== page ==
- Valve employee Pierre-Loup Griffais revealed in a public Discord server that the company wanted to make a VR console, but the plan was ultimately scrapped due to being “stupid expensive.”
- Around the time Valve Index was released, the company had plans for a dedicated VR console. This was supposed to be the successor to the Steam Machines that failed to launch in 2013.
- Based on the information provided by Griffais, the cancellation most likely occurred very early in development.
- Unfortunately, there is no way to confirm these claims unless Griffais somehow comes up with concrete evidence, so take this with a grain of salt.
Valve employee Pierre-Loup Griffais revealed in a public Discord server that the company wanted to make a VR console, but the plan was ultimately scrapped due to being “stupid expensive.” Valve allegedly wanted to release this console alongside Valve Index, but it wasn’t quite ready at the time. Griffais’ messages, shared by Brad Lynch, suggest that this dedicated VR console was likely scrapped very early in development.
A Valve employee stated in a public Discord that they intended to do a VR focused console-like device even for the Index
But they cancelled that plan back then due to cost/software stack being far from ready at the time pic.twitter.com/q5DpSeiqpl
— Brad Lynch (@SadlyItsBradley) September 15, 2023
Valve has a history of dwelling on the hardware side, dating as far back as a decade ago. The company tried to push forward Steam Machines, Valve Index, and Steam Controller, none of which have come closer to the success garnered by its Steam Deck. However, some recent details shared by a Valve employee reveal there was another hardware, a dedicated VR console, that was allegedly scrapped around 2019, around the time Index was released.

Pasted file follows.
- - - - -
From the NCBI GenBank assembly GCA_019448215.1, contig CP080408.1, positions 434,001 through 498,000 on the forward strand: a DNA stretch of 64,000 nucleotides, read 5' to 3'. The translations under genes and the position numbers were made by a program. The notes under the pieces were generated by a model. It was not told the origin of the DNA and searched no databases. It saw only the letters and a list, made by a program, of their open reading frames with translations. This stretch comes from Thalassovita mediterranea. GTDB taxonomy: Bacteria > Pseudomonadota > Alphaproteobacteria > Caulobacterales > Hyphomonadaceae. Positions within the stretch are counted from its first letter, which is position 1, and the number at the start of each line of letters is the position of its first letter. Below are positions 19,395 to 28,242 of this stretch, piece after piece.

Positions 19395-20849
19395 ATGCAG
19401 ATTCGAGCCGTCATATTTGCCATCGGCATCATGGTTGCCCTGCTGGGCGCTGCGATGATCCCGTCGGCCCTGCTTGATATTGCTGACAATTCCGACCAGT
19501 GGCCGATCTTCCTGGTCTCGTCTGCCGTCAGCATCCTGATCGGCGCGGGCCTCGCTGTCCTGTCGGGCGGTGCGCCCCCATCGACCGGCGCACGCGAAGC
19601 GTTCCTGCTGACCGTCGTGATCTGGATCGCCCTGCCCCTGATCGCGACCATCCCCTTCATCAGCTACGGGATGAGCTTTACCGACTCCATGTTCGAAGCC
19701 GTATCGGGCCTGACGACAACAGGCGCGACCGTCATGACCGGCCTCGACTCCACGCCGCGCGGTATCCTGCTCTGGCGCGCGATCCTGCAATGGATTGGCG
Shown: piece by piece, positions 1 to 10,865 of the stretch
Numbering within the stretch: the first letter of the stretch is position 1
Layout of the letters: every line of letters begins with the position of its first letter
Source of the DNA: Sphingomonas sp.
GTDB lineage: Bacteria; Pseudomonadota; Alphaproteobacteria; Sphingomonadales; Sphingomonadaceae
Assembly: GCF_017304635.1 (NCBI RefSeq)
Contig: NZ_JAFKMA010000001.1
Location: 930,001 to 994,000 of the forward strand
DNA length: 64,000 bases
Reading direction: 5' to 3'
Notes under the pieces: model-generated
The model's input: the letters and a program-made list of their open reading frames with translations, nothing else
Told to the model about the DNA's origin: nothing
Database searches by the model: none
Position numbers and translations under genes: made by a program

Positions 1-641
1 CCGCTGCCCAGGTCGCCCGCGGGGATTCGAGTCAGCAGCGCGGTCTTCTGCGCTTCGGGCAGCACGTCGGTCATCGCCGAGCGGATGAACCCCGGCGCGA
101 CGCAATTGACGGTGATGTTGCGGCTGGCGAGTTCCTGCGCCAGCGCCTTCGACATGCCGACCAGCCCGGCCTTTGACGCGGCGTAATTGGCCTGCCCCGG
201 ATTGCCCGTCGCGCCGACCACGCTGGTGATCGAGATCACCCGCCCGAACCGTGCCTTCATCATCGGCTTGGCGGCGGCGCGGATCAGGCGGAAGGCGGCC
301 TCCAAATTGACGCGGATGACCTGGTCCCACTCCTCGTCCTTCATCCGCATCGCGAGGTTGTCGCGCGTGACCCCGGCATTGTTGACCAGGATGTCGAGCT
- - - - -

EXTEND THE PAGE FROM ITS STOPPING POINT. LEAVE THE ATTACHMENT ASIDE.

Griffais said in his Discord message, “We wanted to do an appliance VR box alongside the Index, but Proton/etc wasn’t quite ready at the time.” It seems as though the idea was more in the early stages of conception, an implication that became more visible with Griffais’ following message, “The actual HW work there was just a PC case and a mainboard to go in it.”
If it is true, then this project was canned before it even received actual specifications. The company realized very early on that this would have been a costly venture, one that it didn’t want to take. It should be noted that this was before the release of Steam Deck, so Valve had not seen much success with its hardware projects. A not-so-great history with hardware, combined with the expense concerns, would inevitably result in such an outcome.
Would have also been stupid expensive and buying something at a high-end PC price[s] doesn’t make sense if we don’t have a good desktop/everything story and that definitely isn’t ready either,” says Pierre-Loup Griffais.
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Pierre-Loup Griffais is now part of the team that created the highly acclaimed Steam Deck, which many consider to be the homerun Valve had been wanting to hit. Though it would have been nice to see the VR console hit the shelves, the cancellation could have been for the best. No one wants to pay stupendous amounts of money for hardware, especially when there are already great alternatives.
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